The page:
… Kia Soul EV …
The Kia Soul is a rather unusual looking machine. In fact one observer commented unkindly that it looks like a conventional three box saloon which has been backed into a wall – at speed.
That of course is only one view, there are many others who think it a triumph of function over fashion. At just over 4 metres in length, its compact nature and boxy appearance means it is easier to judge distances and park in awkward locations.
This compact shape therefore gives a clue to its real vocation. Load carrier it isn’t, ideal commuter vehicle it most decidedly is.
There really isn’t much of a boot behind the rear seats, adequate rather than capacious, but that is compensated by the passenger accommodation. In fact the new car is slightly longer than the model it replaces but the extra space appears to have been used for passenger accommodation rather than luggage space. There’s bags of head, shoulder and legroom for four, and the seating position is good, more upright than supine, which improves visibility especially for the driver as well as the passengers.
And it’s electric! The Soul now comes with a 150 kW drivetrain which is equivalent to around 200 bhp. That means it’s quick, but only if you want it to be. Use the power and you use the charge. For instance Kia reckons it will do slightly more than 100 mph and sprint from rest to 60 in 7.6 seconds. Drive like that and you’ll need to stop and charge up frequently or have to tow your own generator! Stay sensible and it should be good for 280 miles or even more.
The square-ish shape also means that the doors are a decent size and shape, ideal for the creaky knee’d to get in and out and young Mums strapping kiddies into the car seat in the back. Another drawback for new parents is the fact that it might be quite a squeeze to get anything bigger than a pushchair in the boot with the rear seats up. Even when folded quite a few prams wouldn’t fit. In other words, measure up before purchase!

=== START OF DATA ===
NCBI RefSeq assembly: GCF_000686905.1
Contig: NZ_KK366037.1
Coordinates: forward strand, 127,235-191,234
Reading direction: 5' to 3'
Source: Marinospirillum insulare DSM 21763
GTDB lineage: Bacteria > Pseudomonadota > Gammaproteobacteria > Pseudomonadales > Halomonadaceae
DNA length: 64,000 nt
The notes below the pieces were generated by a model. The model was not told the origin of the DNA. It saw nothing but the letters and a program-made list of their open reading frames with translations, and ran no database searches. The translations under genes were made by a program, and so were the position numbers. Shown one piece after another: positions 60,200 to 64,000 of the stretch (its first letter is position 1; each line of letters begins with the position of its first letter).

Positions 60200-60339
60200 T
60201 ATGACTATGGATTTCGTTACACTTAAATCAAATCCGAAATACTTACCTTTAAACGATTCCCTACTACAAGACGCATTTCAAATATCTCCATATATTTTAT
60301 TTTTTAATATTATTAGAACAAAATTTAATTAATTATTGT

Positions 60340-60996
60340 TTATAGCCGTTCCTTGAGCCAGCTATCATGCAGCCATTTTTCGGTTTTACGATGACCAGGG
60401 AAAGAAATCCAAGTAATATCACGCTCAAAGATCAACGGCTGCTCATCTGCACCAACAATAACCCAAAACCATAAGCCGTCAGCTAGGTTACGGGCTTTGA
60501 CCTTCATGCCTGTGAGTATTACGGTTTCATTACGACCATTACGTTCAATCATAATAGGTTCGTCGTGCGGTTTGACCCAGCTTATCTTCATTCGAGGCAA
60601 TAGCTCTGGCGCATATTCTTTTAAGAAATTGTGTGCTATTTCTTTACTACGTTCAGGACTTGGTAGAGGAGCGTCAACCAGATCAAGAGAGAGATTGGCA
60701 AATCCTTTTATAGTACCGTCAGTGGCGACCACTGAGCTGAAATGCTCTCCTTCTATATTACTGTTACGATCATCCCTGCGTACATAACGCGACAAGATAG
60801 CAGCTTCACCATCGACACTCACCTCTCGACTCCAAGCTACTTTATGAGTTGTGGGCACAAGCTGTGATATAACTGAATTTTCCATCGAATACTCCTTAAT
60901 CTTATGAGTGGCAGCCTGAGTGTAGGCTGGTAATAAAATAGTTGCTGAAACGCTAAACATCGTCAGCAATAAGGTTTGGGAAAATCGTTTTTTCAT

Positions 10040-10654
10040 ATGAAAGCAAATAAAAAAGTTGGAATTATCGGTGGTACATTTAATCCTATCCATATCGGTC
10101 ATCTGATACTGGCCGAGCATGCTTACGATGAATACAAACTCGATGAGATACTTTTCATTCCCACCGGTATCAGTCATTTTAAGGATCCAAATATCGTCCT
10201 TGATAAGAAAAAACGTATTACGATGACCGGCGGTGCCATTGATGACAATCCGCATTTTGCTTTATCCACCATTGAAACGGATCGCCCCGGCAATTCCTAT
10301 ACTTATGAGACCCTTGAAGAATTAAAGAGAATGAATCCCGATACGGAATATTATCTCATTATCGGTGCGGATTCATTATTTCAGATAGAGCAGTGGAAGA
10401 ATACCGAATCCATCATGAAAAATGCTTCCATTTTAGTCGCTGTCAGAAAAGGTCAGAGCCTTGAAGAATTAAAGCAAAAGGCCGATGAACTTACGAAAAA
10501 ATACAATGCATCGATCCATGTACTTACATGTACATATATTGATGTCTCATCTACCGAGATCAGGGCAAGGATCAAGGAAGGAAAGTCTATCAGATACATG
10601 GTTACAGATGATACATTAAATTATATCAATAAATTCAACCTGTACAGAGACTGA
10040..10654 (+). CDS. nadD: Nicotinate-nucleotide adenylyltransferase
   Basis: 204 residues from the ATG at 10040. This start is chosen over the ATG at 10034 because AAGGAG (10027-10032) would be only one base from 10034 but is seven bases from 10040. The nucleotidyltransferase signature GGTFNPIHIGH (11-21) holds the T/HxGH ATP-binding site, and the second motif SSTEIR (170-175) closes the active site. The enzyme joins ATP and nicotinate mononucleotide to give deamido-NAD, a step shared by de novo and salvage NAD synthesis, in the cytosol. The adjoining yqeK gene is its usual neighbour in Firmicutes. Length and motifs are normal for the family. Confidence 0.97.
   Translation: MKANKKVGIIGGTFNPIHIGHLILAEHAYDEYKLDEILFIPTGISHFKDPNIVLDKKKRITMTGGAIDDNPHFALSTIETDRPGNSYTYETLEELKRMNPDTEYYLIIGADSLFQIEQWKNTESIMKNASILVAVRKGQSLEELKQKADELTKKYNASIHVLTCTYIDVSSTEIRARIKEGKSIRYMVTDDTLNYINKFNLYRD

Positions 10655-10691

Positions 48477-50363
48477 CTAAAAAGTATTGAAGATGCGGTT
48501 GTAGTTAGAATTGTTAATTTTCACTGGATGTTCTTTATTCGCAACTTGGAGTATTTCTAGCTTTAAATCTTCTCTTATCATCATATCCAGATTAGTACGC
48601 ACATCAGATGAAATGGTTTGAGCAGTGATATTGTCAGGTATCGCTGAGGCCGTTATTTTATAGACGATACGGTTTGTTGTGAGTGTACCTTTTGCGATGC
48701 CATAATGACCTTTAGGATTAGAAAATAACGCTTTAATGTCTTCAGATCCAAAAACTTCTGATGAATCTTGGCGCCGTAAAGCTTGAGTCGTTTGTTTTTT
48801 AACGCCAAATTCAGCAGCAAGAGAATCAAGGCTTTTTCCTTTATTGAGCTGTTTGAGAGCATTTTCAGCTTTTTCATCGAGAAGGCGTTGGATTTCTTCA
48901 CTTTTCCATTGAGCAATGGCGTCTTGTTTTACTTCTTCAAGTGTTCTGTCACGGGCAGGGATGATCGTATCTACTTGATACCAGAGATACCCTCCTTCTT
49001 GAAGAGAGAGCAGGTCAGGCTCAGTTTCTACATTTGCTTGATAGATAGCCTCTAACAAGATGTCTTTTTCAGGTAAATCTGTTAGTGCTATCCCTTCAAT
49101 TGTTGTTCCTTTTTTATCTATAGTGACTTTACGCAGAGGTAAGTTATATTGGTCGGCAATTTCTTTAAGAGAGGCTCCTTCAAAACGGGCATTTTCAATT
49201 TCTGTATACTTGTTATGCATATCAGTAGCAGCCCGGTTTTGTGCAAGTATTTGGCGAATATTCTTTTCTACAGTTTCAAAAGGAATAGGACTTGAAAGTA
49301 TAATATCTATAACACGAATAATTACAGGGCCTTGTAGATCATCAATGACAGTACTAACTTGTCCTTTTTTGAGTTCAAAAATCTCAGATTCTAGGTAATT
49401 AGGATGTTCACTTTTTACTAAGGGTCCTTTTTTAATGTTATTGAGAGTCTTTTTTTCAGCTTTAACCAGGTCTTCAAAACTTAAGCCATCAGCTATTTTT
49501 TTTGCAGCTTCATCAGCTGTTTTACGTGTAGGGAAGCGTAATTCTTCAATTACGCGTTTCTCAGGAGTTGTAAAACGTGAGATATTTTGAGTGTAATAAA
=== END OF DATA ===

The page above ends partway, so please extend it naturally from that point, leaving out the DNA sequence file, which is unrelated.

That aside this has to be one of the more sensible and capable electric vehicles on our roads. It can be recharged to 80 per cent in just under an hour using a 100kW charger, or using a 50kW charger the same charge will take about 75 minutes. The last 20% of any full battery charge is always the slowest.
For eco-minded drivers the Kia has a smart regeneration braking system, operated by paddle shifters behind the steering wheel. This has a choice of four settings, there are three regeneration levels (one to three) and a standard mode, and depending on use can make a significant difference to charging on the go. Use of the maximum setting will allow single pedal motoring, that is, press the accelerator to go and as you lift off the ‘engine braking’ can actually bring the car to a halt. The system can also automatically adjust the braking level if it detects the car in front slowing down. And to keep the driver informed, there’s a Smart Eco Pedal Guide display on the instrument cluster which shows real-time battery usage based on accelerator pedal input.
And you know what? Kia is still offering its seven-year, 100,000-mile warranty for new cars, and that includes the electric motor and battery pack.
Kia Soul EV
Review Date: 16 June 2021
Price: £33,795 (inclusive of the £3500 government grant)
Engine: 150kW electric motor with 201bhp
Performance: 0-62 mph in 7.6 secs, flat out at 104 mph
Range: 280 miles (claimed)
CO2 emissions: 0 k/gm